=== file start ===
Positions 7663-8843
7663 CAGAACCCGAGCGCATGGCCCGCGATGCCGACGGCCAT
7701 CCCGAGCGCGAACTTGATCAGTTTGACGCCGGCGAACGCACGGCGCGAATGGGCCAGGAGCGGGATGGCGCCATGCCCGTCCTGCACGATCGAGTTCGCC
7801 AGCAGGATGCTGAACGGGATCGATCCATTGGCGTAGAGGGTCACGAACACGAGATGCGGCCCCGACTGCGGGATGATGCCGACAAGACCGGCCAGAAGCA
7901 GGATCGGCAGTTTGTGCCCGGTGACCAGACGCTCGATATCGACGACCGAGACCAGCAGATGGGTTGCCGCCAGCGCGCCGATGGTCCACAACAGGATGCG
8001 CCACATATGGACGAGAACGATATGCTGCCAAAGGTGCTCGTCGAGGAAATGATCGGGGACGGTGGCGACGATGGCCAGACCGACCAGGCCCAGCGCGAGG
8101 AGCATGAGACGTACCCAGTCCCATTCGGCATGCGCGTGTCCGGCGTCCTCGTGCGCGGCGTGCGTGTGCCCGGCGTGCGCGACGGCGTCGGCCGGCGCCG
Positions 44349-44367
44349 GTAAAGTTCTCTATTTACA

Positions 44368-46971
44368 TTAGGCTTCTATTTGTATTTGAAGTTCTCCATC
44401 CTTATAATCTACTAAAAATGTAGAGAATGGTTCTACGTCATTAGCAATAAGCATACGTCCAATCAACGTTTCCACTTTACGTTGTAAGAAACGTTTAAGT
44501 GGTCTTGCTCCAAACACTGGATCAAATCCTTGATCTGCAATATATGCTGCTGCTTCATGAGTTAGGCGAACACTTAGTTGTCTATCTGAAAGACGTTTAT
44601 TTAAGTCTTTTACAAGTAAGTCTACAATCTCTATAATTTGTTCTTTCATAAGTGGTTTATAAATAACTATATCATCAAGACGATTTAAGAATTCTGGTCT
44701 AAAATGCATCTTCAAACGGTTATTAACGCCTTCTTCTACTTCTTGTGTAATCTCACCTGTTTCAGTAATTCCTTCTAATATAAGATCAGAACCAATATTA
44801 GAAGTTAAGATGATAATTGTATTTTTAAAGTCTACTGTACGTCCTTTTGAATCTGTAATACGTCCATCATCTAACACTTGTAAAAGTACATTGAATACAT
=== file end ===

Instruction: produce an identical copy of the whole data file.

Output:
Positions 7663-8843
7663 CAGAACCCGAGCGCATGGCCCGCGATGCCGACGGCCAT
7701 CCCGAGCGCGAACTTGATCAGTTTGACGCCGGCGAACGCACGGCGCGAATGGGCCAGGAGCGGGATGGCGCCATGCCCGTCCTGCACGATCGAGTTCGCC
7801 AGCAGGATGCTGAACGGGATCGATCCATTGGCGTAGAGGGTCACGAACACGAGATGCGGCCCCGACTGCGGGATGATGCCGACAAGACCGGCCAGAAGCA
7901 GGATCGGCAGTTTGTGCCCGGTGACCAGACGCTCGATATCGACGACCGAGACCAGCAGATGGGTTGCCGCCAGCGCGCCGATGGTCCACAACAGGATGCG
8001 CCACATATGGACGAGAACGATATGCTGCCAAAGGTGCTCGTCGAGGAAATGATCGGGGACGGTGGCGACGATGGCCAGACCGACCAGGCCCAGCGCGAGG
8101 AGCATGAGACGTACCCAGTCCCATTCGGCATGCGCGTGTCCGGCGTCCTCGTGCGCGGCGTGCGTGTGCCCGGCGTGCGCGACGGCGTCGGCCGGCGCCG
Positions 44349-44367
44349 GTAAAGTTCTCTATTTACA

Positions 44368-46971
44368 TTAGGCTTCTATTTGTATTTGAAGTTCTCCATC
44401 CTTATAATCTACTAAAAATGTAGAGAATGGTTCTACGTCATTAGCAATAAGCATACGTCCAATCAACGTTTCCACTTTACGTTGTAAGAAACGTTTAAGT
44501 GGTCTTGCTCCAAACACTGGATCAAATCCTTGATCTGCAATATATGCTGCTGCTTCATGAGTTAGGCGAACACTTAGTTGTCTATCTGAAAGACGTTTAT
44601 TTAAGTCTTTTACAAGTAAGTCTACAATCTCTATAATTTGTTCTTTCATAAGTGGTTTATAAATAACTATATCATCAAGACGATTTAAGAATTCTGGTCT
44701 AAAATGCATCTTCAAACGGTTATTAACGCCTTCTTCTACTTCTTGTGTAATCTCACCTGTTTCAGTAATTCCTTCTAATATAAGATCAGAACCAATATTA
44801 GAAGTTAAGATGATAATTGTATTTTTAAAGTCTACTGTACGTCCTTTTGAATCTGTAATACGTCCATCATCTAACACTTGTAAAAGTACATTGAATACAT